As reported by Arizona Citizens for the Arts, and as a result of a bipartisan effort, HB2678, which would appropriate $2.5 million in Fiscal Year 2020 for the Arizona Arts Trust from the state General Fund, was reported out by the House Appropriations Committee on February 20 with a “do pass” recommendation on a 6-4 vote (with 3 Republicans and 3 Democrats) voting in favor.
Executive director of the Arizona Commission on the Arts, Jaime Dempsey, said the Arizona arts are in a similar position as years past in that there was no allocation of funding in the governor’s budget proposal. Dempsey said that she is still hopeful for a positive budget outcome.
“We exist in a funding environment here in Arizona for the arts where local foundations are terrifically committed to the arts, but where there is comparatively not a lot of private foundation support,” Dempsey said. “There is also not a lot of public funding available for arts and culture, compared to other regions.”
The funding environment is very challenging, Dempsey said. Without the pillar of public support, there can be significant harm to arts organizations and community projects. Many of those projects, including arts education and economically beneficial projects across the state, won’t happen.
One of the ways the Arizona Arts Commission is funded, is through a $45 annual reporting fee paid by Arizona businesses to the Corporation Commission. Fifteen of the $45 is sent to fund arts and culture in Arizona. However, last year, the Corporation Commission had a computer malfunction which resulted in fee payment reminders not being sent. This caused a nearly $400,000 loss in receipts to the Arts Trust Fund.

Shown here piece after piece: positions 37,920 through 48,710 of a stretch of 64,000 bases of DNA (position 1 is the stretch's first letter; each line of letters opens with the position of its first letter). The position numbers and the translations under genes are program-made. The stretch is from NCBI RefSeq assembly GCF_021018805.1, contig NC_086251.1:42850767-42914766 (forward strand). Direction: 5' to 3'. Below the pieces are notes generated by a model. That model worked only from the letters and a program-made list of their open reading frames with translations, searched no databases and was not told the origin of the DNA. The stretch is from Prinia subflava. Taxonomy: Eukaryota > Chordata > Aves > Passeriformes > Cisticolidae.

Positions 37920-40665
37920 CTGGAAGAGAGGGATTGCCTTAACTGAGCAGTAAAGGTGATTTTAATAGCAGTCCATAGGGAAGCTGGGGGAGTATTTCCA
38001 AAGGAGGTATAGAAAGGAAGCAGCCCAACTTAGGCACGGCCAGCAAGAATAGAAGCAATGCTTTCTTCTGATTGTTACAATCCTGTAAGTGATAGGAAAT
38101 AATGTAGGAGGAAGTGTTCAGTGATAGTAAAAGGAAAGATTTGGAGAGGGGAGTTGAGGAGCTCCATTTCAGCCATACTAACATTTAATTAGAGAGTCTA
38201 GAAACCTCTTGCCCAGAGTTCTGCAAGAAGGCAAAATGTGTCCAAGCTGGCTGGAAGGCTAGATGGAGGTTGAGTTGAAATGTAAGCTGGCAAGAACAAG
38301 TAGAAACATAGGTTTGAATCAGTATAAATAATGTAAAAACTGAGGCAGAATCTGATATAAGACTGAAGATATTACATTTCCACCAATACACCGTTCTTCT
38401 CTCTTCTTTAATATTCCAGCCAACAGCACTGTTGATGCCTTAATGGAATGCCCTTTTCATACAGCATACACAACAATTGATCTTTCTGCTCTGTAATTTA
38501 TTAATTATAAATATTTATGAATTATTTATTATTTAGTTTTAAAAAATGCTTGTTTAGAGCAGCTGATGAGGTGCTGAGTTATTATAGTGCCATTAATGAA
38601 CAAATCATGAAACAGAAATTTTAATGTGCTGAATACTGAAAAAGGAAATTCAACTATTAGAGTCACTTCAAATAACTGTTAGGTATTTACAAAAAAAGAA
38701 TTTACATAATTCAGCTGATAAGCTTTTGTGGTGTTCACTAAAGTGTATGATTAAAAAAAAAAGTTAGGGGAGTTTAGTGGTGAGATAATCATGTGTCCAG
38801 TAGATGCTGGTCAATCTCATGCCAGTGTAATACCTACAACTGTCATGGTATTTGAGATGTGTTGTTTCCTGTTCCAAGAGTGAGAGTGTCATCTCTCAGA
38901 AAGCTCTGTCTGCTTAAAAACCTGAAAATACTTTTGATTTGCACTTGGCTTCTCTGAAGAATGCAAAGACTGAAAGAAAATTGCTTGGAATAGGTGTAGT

Catherine “Rusty” Foley, executive director of the Arizona Citizens for the Arts, said there are other forms of income for the arts, with around $825,000 from the National Endowment for the Arts and the money that they have secured from the legislature, around $2 million the last fiscal year.
In Feb. the NEA announced nine grants for Arizona arts programs totaling $190,000. Some of these programs include $30,000 for the traveling exhibition Agnes Pelton: Desert Transcendentalist at the Phoenix Art Museum, $10,000 to support the Litchfield Park Native American Fine Arts Festival and $25,000 to support the Native American Composer Apprentice Project at the Grand Canyon Chamber Music Festival. This is just one set of grants of many more to come from the NEA.
Dempsey said that although they are grateful for the grants, state funding is still necessary to keep Arizona arts alive.
Arizona is currently home to 14,522 arts-based businesses that employ 74,688 people. According to the Americans for the Arts study Arts and Economic Prosperity 5, the arts generated $27.5 billion in revenue from local to state to federal, generating over $400 million annually in Phoenix alone.
“It’s always a challenge to get the word out, to let people know what kind of impact the arts are making in the community, Foley said. “It’s hard to break through those messages (on social media) and be heard,” Foley said.
To get involved, the public should vote, support the annual Arts Congress, and attend meetings with the legislature, Foley said. To get more information, check the Arizona Citizens for the Arts Facebook page.
Editor’s Note: This story has been edited for accuracy and clarity.